For this type of query, it primarily refers to the fact that without …

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How to select random rows in MySQL

The easiest way to generate random rows in MySQL is to use the ORDER BY RAND() clause. SELECT col1 FROM tbl ORDER BY RAND() LIMIT 10; This can work fine for small tables. However, for big table, it will have a serious performance problem as in order to generate the list of random rows, MySQL […]

Multi Direction Sorts and avoiding a file sort

There are two PRIMARY directions to sort data in SQL: Ascending (ASC) and Descending DESC.
When these two sort definitions are put together in a single statement a filesort is produced.

Why do we want to avoid filesorts?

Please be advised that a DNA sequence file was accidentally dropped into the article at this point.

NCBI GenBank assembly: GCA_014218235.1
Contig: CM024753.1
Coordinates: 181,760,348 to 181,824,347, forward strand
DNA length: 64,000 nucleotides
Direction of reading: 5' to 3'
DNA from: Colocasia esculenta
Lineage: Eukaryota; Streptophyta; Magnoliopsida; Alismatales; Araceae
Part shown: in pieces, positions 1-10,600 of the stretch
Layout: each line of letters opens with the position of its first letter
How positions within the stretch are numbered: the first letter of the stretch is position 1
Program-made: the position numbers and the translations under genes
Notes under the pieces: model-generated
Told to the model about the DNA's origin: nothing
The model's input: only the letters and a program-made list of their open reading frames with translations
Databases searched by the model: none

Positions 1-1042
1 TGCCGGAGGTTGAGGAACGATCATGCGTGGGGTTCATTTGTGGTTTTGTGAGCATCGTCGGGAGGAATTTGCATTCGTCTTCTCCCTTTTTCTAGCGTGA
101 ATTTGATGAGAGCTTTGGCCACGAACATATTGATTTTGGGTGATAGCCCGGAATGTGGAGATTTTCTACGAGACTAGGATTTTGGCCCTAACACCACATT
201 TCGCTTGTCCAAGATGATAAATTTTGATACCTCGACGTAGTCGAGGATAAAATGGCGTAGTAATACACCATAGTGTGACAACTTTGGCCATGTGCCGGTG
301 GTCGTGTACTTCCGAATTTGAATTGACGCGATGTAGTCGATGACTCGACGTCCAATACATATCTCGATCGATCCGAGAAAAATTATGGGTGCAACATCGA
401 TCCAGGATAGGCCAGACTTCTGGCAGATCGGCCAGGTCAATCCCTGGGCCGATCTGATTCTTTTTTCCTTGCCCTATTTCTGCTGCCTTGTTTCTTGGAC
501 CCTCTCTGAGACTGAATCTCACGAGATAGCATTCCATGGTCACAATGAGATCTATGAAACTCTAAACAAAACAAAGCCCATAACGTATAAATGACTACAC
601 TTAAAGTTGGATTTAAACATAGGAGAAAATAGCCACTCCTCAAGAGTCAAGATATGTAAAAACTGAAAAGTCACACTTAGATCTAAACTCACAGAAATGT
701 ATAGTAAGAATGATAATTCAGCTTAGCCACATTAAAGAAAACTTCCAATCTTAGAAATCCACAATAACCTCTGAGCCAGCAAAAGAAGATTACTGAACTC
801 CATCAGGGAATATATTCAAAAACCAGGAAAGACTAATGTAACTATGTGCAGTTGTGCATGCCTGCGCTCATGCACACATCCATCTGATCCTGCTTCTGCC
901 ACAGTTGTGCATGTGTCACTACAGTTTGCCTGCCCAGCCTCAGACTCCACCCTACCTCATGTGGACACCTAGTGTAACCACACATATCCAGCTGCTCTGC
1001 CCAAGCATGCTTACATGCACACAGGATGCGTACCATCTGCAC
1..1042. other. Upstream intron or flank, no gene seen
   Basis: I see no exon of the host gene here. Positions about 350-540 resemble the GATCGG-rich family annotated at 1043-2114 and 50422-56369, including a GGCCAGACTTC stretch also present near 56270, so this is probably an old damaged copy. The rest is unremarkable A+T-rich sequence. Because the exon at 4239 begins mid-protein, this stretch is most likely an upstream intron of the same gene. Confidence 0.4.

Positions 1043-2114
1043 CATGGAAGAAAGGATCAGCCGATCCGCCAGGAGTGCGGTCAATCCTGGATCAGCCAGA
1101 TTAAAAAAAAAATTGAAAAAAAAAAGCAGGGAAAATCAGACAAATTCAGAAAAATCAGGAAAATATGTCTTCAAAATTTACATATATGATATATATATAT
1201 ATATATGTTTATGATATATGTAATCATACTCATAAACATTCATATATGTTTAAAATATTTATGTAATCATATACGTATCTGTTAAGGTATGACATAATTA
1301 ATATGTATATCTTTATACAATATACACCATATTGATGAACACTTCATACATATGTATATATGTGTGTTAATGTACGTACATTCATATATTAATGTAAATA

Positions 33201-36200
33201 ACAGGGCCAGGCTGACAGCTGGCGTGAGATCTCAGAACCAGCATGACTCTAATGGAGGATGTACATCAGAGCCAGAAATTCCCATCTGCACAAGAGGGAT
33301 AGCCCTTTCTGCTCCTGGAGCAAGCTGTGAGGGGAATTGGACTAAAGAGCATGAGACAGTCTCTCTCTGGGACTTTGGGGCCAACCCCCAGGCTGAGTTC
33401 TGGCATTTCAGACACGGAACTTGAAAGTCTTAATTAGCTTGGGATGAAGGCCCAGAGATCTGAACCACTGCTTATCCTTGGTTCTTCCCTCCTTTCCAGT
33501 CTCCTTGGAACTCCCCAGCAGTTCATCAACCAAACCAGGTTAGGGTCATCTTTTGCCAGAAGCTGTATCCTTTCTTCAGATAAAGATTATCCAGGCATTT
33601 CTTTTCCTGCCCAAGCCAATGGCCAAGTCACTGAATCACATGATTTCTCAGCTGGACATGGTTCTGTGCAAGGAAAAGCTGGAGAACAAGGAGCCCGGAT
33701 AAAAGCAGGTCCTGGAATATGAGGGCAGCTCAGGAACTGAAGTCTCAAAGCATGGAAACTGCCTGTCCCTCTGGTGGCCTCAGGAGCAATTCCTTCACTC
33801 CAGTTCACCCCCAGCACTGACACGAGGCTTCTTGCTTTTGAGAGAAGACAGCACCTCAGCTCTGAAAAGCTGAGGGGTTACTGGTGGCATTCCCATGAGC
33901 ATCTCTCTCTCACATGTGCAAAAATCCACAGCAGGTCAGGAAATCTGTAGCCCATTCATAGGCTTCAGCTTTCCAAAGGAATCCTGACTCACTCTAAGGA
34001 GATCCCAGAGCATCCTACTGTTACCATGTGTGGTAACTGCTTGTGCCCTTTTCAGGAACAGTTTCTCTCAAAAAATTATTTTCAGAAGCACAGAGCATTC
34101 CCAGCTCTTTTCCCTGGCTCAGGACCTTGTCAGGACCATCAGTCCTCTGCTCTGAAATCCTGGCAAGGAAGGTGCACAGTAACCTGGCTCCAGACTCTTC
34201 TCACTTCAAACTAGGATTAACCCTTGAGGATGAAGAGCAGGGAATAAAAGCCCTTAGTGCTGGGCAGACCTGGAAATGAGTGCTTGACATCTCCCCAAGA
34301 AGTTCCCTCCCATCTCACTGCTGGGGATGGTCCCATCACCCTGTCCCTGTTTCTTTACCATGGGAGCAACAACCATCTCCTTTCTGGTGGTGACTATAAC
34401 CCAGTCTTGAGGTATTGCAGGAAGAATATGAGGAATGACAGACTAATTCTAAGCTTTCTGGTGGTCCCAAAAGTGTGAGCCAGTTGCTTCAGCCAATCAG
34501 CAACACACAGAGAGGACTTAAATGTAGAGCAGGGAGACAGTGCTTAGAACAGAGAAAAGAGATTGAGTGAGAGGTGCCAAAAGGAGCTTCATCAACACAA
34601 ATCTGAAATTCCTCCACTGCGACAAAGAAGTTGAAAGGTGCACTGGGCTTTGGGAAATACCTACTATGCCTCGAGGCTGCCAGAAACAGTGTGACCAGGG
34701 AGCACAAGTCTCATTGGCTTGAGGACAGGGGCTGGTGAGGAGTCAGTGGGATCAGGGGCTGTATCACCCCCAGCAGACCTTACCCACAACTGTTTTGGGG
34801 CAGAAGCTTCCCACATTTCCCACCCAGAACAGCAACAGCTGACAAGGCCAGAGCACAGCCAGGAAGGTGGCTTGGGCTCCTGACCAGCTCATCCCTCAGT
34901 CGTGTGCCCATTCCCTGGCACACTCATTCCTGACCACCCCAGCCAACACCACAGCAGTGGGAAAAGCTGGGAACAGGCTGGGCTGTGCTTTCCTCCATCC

Filesorts are bad. 1st they tickle a thread based buffer called sort_buffer_size. Additionally filesorts reads the data twice, unless max_length_for_sort_data limit is reached and as a result the Filesort runs slower to reduce disk I/O. If you want filesorts to run faster at the expense of the disk increase the default max_length_for_sort_data. You can read the filesort algorithm here.

So, here is an example

`A` int(10) unsigned NOT NULL default '0',
`B` int(10) unsigned NOT NULL default '0',
`C` int(10) unsigned NOT NULL …